Published 25 September 2018
As found in Belgium in 2003, the cost of multiple pregnancies continues to present a strong argument in favour of elective single embryo transfer.
Multiple pregnancies have long been recognised as the cause of added perinatal risk for both the mother and the baby; the mother is at risk of such maternal complications as pre-eclampsia, gestational diabetes and preterm labour, while the fetus is at greater risk of morbidity and mortality. In ART these added risks have been confirmed in registry studies from Denmark, which show that on average IVF twins are born three weeks before IVF singletons and have a mean birth weight 1000g lower.(1) IVF twins have a perinatal mortality rate twice as high as IVF singletons, and substantially more are admitted to neonatal intensive care units.
There is also recent evidence - from analysis of the HFEA database in the UK - that even singleton deliveries following a vanishing twin are also associated with increased risk of preterm birth and low birth weight.(2)
It is equally well recognised that, compared with singletons, multiple-pregnancy infants consume significantly more hospital resources, particularly during the neonatal period and first year of life. A retrospective population study from Australia of more than 230,000 ART pregnancies found mean hospital costs of a singleton, twin, and higher-order child up to the age of five were $2730, $8993, and $24,411 (respectively in 2009-2010 US dollars), with cost differences concentrated in the neonatal period and during the first year of life.(3)
A similar real-life cost analysis based on actual hospital invoices in Belgium showed a significantly higher total cost (ART, pregnancy follow-up, delivery, child cost until the age of two) per multiple birth (mean €43,397) than per singleton (mean €17,866). A 50% reduction in multiple LBR resulted in a hospital cost reduction of 13%.(4)
Now, a new report from the HFEA and other UK institutions (including the RCOG) confirms that twin births are indeed almost three times as costly as singletons, with most of those added costs preventable with a SET policy.(5) Thus, based on several detailed (and complex) costing models used for the report, the mean cost of a singleton pregnancy in the UK over the period of pregnancy, birth, neonatal care and long-term disability is estimated to be £4,892; the costs of a twin pregnancy over the same period is £13,959.
The report adds that much of this difference in costs comes from the need for emergency Caesarean section, post-neonatal death, admissions to neo-natal intensive care, and a range of other conditions like cerebral palsy. Like all such reports, the UK analysis specifically attributes much of the increase in multiple pregnancies to ART, noting that ' multiple pregnancy is widely recognised as associated with IVF'.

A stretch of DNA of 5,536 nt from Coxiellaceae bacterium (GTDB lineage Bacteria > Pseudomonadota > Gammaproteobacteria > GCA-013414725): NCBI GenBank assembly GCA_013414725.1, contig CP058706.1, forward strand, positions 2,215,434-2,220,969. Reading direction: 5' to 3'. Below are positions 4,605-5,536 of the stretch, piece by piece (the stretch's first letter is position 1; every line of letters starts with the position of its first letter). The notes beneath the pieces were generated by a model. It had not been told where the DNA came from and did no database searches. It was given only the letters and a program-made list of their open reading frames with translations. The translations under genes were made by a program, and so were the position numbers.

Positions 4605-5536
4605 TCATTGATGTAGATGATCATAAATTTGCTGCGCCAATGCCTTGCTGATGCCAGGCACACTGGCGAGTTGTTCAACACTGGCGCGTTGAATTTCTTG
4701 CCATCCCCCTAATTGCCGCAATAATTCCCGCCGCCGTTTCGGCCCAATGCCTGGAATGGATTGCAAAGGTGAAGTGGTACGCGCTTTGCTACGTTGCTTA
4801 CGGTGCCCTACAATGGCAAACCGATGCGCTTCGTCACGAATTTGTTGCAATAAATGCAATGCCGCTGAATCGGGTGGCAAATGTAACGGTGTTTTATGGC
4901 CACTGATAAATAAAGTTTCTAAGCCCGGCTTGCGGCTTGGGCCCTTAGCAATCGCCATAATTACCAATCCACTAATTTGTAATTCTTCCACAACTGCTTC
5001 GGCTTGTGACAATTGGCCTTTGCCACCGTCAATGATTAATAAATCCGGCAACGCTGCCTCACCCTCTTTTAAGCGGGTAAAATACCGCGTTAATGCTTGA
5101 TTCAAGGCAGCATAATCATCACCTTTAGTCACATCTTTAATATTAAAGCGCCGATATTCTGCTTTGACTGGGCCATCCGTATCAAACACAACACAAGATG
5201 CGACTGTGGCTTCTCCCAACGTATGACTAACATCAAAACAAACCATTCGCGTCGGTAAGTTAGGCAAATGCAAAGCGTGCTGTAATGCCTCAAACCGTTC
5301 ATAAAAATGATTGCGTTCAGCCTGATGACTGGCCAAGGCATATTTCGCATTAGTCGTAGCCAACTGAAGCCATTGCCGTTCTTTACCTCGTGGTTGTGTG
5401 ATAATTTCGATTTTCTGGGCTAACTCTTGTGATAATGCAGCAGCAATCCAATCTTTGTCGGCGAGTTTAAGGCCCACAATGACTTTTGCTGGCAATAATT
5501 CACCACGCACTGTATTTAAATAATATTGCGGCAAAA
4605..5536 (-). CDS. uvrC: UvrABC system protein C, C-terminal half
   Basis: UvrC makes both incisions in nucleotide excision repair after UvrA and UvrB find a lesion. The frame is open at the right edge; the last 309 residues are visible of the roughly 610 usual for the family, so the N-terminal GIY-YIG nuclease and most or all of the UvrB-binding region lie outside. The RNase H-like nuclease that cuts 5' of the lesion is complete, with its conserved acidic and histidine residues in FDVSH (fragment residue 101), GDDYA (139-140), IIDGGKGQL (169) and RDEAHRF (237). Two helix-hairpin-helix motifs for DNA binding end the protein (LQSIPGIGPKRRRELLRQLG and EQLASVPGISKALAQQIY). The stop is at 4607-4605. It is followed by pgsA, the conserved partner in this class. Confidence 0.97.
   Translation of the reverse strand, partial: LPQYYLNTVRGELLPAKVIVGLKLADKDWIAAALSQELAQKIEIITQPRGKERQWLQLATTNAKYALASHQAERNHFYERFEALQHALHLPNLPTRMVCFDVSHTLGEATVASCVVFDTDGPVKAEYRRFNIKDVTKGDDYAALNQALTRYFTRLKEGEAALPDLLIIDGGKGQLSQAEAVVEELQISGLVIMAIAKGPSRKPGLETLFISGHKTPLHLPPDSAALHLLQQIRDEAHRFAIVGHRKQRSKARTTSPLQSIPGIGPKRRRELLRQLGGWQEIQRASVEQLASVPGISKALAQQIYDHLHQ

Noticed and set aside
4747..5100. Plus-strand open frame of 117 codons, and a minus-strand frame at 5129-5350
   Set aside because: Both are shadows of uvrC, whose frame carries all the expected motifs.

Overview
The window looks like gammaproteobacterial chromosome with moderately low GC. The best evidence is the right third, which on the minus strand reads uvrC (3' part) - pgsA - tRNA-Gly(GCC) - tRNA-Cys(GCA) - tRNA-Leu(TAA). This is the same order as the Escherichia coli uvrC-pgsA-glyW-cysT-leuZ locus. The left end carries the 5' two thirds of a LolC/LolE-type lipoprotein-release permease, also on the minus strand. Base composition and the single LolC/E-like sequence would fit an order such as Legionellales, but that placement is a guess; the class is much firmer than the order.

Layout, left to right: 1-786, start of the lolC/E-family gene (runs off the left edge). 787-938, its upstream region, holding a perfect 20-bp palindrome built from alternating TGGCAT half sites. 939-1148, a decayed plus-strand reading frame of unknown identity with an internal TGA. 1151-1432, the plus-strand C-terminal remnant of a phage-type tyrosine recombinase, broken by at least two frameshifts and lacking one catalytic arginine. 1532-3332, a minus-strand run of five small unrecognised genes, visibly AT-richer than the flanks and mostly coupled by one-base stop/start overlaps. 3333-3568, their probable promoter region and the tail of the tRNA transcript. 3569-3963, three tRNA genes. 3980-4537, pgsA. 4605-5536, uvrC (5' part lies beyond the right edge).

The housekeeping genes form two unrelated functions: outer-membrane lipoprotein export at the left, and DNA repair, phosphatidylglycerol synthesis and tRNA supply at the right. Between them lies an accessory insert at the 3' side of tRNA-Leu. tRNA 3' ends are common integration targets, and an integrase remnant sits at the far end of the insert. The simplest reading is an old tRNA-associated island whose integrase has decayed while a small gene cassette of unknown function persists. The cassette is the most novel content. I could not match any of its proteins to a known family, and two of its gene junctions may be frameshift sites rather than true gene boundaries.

In what is likely to be one of the most thorough and comprehensive health economic assessments of the subject yet, the report adds that most of the health problems of twins can be explained by prematurity and low gestational weight: 'About half of twins are born under 37 weeks gestation and 10% before 32 weeks, compared with 1% of singletons; and, as a rough estimate, IVF twins are born with a mean birth weight ranging between 800g and 1000g less.'
Belgian legislation, introduced in 2003 to provide up to six cycles of fully reimbursed IVF treatment to all women under 43, was based largely on a similar cost analysis of multiple pregnancies. Thus, a fully reimbursed strategy was only affordable if the number of embryos transferred was limited (to one initially), which only then would lead to a decrease in perinatal costs associated with multiple pregnancy.
While the UK has no obvious plans to introduce fully subsidised IVF, it is now clear that the financial cost of multiples nevertheless presents a strong argument in the case for elective SET alongside that of the health risks. The multiple rate in the UK had dropped to 11% by 2016 from just over 25% in 2008. Presently, says the HFEA, many clinics are achieving a target of less than 10% set by the HFEA.
However, ESHRE's own monitoring data continue to show that the highest target standards are set by Sweden. Provisional European data calculated for 2015 show that Sweden achieved a cumulative delivery rate (fresh + FER per aspiration) of 39%. with a multiple rate of just 3.8%.
1. Pinborg A. IVF/ICSI twin pregnancies – risks and prevention. Hum Reprod Update 2005; 11: 575-593.
2. Kamath MS, Antonisamy B, Selliah HY, Sunkara SK. Perinatal outcomes of singleton live births with and without vanishing twin following transfer of multiple embryos: analysis of 113 784 singleton live births. Hum Reprod 2018; doi.org/10.1093/humrep/dey284.
3. Chambers GM, Hoang VP, Lee E, et al. Hospital costs of multiple-birth and singleton-birth children during the first 5 years of life and the role of assisted reproductive technology. JAMA Pediatr 2014; 168: 1045-1053.
4. Peeraer K, D'Hooghe TM, Vandoren C, et al. A 50% reduction in multiple live birth rate is associated with a 13% cost saving: a real-life retrospective cost analysis. Reprod Biomed Online 2017; 36: 279-286.
5. A report by the National Guideline Alliance about twin pregnancy costing. https://www.hfea.gov.uk/media/2650/nga-twin-pregnancy-costing-final.pdf